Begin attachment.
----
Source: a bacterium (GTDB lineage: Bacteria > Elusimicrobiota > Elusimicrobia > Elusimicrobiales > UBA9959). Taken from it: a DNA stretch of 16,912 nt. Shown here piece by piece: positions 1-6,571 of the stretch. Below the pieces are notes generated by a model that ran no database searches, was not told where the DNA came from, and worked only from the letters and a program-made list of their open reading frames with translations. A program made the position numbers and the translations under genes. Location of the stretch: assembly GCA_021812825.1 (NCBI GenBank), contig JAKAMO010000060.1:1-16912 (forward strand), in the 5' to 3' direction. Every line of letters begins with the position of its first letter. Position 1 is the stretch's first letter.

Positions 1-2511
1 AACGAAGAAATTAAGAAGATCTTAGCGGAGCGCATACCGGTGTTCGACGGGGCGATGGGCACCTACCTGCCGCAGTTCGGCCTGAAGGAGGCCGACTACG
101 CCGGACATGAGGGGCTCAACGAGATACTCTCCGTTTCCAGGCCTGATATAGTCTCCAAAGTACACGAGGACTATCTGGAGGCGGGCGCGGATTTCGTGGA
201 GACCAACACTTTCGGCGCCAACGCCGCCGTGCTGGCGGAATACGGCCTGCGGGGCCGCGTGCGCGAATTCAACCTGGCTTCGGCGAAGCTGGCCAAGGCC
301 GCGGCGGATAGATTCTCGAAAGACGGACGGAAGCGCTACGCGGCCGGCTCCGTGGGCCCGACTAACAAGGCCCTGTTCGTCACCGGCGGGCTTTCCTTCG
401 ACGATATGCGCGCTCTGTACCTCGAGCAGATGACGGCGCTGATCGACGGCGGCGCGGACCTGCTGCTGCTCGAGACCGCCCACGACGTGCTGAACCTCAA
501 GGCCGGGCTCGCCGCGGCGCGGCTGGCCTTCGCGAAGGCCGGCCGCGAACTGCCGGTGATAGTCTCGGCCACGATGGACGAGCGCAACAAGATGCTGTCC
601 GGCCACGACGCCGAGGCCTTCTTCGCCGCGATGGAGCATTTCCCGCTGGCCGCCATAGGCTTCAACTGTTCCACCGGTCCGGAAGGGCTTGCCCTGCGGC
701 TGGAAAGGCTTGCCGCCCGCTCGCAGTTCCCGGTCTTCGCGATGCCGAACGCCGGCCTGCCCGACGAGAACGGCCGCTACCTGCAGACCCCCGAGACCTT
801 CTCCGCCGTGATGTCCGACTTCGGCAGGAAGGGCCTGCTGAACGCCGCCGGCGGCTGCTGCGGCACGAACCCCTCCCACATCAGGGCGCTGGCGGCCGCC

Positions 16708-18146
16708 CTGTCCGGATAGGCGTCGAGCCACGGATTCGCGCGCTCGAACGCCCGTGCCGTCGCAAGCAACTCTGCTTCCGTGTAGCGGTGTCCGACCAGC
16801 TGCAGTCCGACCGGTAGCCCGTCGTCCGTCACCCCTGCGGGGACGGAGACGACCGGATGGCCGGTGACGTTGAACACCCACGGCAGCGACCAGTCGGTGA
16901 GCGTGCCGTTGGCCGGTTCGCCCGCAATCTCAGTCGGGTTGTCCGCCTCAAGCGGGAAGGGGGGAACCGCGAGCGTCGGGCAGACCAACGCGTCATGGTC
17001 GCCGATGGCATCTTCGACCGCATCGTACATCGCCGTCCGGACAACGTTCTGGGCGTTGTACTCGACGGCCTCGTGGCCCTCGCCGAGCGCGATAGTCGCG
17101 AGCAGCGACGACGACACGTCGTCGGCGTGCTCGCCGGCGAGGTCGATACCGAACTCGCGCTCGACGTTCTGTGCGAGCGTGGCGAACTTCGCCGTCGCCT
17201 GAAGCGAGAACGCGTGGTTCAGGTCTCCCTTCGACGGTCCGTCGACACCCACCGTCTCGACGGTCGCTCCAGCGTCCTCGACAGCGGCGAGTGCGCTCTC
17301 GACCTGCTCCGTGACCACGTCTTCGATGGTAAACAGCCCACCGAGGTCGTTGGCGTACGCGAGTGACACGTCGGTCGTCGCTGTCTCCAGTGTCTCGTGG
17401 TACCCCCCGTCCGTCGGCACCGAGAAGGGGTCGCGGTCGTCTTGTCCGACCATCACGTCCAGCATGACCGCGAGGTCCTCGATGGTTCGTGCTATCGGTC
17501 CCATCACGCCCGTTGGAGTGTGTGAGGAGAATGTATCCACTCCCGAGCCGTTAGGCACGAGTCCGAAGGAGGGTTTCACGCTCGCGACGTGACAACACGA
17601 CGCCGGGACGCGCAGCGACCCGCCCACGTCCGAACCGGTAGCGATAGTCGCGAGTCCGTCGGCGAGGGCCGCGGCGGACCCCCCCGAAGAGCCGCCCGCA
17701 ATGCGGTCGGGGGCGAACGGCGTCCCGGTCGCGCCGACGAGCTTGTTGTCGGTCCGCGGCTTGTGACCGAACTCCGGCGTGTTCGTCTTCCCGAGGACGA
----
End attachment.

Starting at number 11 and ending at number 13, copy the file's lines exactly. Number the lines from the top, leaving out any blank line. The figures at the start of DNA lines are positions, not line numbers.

801 CTCCGCCGTGATGTCCGACTTCGGCAGGAAGGGCCTGCTGAACGCCGCCGGCGGCTGCTGCGGCACGAACCCCTCCCACATCAGGGCGCTGGCGGCCGCC

Positions 16708-18146
16708 CTGTCCGGATAGGCGTCGAGCCACGGATTCGCGCGCTCGAACGCCCGTGCCGTCGCAAGCAACTCTGCTTCCGTGTAGCGGTGTCCGACCAGC